Cedants to forego extra reinsurance protection in 2024 amid price increases: Moody’s
Primary insurers are set to absorb a greater share of future losses as reinsurances rates rise, according to a report from Moody’s.
The report noted that cedants are intending to purchase additional reinsurance protection, or else considering reducing their coverage in certain lines, amidst expectations that reinsurance rates will continue to rise across all lines in 2024.
In Moody’s annual survey of 42 global P&C reinsurance buyers, the firm noted that anticipated price increases reflect ongoing claims inflation, especially in property lines, as well as somewhat more limited reinsurance capacity.
More than 70 percent of respondents expect further price increases across both property and casualty lines in 2024 as a result of climate-related uncertainty and the inflationary environment.
However, the overall pace of price rises is expected to slow to the mid-single digits, with around 44 percent of cedants anticipating casualty reinsurance price increases of more than 5 percent.
This marks similar levels to 2023, despite signs of price stagnation or even decline in some primary casualty lines in the year to date, Moody’s noted.
And while respondents also expected mid-single digit increases in property reinsurance costs, this marks a slight slowdown from significant rises in 2023.
“This would mark the seventh consecutive year of price increases since 2017, when the industry incurred record catastrophe losses,” said Moody’s.
“Cedants forecast the strongest price increases in catastrophe-exposed property lines, particularly in the US and Caribbean market, with 52 percent expecting price rises of more than 7.5 percent, only slightly below 56 percent last year.”
According to respondents, anticipated price increases are predominantly driven by loss cost trends which look unlikely to change, particularly casualty losses, which continue to face rising economic and social inflation.
Most cedants expect nat cat losses to remain at current above-average levels, while 44 percent expect them to increase further.
“We agree with the latter, taking the view that high reconstruction costs, increasing insured exposures and rising temperatures will contribute to increased frequency and severity of physical climate-related claims,” said Moody’s.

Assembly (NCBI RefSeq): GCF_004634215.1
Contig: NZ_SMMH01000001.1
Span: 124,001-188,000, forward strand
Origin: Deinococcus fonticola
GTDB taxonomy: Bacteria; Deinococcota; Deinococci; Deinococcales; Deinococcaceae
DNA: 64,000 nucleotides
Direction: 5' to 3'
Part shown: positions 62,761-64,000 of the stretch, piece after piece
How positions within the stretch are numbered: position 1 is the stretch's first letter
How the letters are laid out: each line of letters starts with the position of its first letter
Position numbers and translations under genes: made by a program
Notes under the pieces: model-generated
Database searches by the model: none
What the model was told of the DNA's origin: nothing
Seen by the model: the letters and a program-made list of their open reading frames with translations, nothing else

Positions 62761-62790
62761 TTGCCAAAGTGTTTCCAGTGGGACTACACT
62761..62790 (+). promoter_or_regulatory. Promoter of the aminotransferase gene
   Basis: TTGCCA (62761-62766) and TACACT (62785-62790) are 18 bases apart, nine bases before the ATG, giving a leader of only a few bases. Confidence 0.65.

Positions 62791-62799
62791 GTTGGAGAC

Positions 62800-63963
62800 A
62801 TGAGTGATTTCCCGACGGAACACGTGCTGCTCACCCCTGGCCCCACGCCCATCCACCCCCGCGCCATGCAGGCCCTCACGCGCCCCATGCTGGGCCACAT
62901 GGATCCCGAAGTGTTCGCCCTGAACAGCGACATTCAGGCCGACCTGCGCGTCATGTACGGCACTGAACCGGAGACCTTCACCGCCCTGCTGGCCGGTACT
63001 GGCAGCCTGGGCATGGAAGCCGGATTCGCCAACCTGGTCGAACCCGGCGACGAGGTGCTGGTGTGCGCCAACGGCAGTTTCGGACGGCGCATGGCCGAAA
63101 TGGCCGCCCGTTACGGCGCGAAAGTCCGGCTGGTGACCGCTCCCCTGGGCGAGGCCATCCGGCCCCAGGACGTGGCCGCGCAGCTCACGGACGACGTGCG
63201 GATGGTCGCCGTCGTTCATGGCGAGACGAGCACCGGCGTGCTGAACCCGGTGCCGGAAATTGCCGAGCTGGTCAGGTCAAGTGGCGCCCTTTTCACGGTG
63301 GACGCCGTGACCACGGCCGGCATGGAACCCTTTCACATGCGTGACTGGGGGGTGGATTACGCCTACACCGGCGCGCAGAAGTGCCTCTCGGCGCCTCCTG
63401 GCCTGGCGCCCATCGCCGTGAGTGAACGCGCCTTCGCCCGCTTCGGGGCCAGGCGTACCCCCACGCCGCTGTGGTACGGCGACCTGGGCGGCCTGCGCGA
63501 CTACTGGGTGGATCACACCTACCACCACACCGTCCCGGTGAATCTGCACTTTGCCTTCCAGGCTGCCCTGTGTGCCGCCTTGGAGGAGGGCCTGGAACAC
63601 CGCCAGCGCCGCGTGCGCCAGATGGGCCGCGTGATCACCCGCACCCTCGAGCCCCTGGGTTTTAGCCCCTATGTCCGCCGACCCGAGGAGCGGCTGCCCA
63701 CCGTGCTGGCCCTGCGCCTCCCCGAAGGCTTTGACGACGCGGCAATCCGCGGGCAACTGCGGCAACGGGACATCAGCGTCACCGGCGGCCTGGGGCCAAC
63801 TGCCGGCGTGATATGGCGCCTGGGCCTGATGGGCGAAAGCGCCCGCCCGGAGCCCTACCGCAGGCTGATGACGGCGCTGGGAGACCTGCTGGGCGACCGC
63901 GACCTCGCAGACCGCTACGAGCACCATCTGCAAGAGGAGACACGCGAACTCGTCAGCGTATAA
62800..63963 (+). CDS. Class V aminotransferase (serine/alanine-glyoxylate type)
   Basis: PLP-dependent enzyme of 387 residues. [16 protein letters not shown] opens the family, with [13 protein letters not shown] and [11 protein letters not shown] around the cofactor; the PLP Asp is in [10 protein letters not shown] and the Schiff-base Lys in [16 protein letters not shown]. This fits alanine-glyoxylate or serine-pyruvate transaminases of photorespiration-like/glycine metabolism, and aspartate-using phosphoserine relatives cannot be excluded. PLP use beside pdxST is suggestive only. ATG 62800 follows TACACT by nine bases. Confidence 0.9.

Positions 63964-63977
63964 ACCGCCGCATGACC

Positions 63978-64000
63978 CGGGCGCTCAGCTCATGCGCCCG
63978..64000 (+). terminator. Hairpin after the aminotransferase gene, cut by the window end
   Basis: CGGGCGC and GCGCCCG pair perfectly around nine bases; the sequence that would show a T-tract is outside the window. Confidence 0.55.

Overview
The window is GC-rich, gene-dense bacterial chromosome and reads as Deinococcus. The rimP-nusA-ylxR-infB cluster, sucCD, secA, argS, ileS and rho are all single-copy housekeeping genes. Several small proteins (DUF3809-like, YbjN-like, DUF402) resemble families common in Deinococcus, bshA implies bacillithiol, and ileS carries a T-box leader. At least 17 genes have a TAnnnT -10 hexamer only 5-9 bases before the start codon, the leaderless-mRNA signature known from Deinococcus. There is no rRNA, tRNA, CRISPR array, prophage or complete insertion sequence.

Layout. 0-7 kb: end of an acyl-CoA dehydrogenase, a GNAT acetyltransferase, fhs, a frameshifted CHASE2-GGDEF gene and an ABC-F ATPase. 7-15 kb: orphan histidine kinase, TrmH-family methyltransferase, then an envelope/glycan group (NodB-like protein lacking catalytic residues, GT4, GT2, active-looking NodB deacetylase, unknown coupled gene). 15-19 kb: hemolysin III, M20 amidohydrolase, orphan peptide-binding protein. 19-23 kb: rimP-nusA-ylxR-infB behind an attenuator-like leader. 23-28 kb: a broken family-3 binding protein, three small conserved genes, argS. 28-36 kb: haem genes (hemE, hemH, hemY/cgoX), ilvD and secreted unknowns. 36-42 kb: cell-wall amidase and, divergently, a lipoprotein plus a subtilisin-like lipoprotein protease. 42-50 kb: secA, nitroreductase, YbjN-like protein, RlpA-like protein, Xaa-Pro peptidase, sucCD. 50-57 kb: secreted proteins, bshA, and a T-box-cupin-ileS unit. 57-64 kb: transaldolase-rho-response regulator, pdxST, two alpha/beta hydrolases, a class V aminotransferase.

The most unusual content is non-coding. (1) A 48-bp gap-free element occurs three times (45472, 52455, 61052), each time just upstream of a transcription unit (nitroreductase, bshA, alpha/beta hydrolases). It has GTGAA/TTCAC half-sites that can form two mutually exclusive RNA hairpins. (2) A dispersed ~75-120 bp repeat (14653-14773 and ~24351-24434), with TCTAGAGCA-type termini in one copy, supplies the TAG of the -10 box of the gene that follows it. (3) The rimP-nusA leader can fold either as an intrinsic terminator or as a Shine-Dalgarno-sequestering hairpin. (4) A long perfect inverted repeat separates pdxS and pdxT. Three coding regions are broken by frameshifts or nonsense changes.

As well as the growing influence of secondary perils, such as US thunderstorms, issues are arising over the difficulty of distinguishing the influence of climate change from normal weather cycle variability when assessing events like hurricanes.
“We believe increased physical climate risks introduce greater uncertainty regarding price adequacy,” said the report.
“The growing frequency and severity of secondary perils such as convective storms, floods and wildfires, combined with higher claims severity because of economic inflation, is making it more difficult for reinsurers to determining appropriate pricing levels.”
Limited appetite to increase reinsurance coverage
A majority of respondents (91 percent) said they do not intend to purchase more reinsurance protection in 2024, primarily due to its high cost.
In addition, 64 percent of cedants said they consider it unlikely that they will buy more aggregate reinsurance cover. Moody’s noted this is in stark contrast to last year, where nearly half of respondents said they would buy more aggregate cover.
“The primary reason for insurers choosing not to increase their protection is the higher cost of reinsurance,” said Moody’s.
“With traditional reinsurers tightening capacity, and some completely exiting the property catastrophe market, primary insurers have emphasised the importance of long-lasting relationships and the availability of comprehensive range of coverage when selecting their reinsurance partners.”
The report also highlighted an increase in the number of insurers considering a reduction in their reinsurance protection, particularly in casualty and US/Caribbean property lines.
Around one-third expect to buy less quota share coverage in 2024, while half expect excess-of-loss attachment points to increase further – indicating that the primary market will retain more risk than in previous years.
“Because of changes in reinsurance programs and rising claims costs, primary insurers are likely to retain even more risk into 2024, making their results more volatile,” Moody’s added.
“Insurers with limited or no geographic diversification are likely to be more affected by this change. However, in our view, a number of globally diversified players have managed to reduce their gross exposure to offset the higher level of retention.”
Demand for collateralised reinsurance and cat bonds has increased
The retrenchment of traditional reinsurance capacity has coincided with the limited growth of alternative reinsurance capacity in recent years, with Moody’s noting that it does not foresee a rebound in 2024.
More than three-quarters (78 percent) of surveyed primary groups do not expect to increase their use of alternative capital protection in the next 12-18 months.
However, respondents did express an increased interest in using collateralised reinsurance.
“We believe this trend has emerged as traditional reinsurers prices have increased meaningfully. Catastrophe bonds issuances are also expected to continue growing into 2024, while appetite for sidecars and insurance-linked funds is more limited,” the report concluded.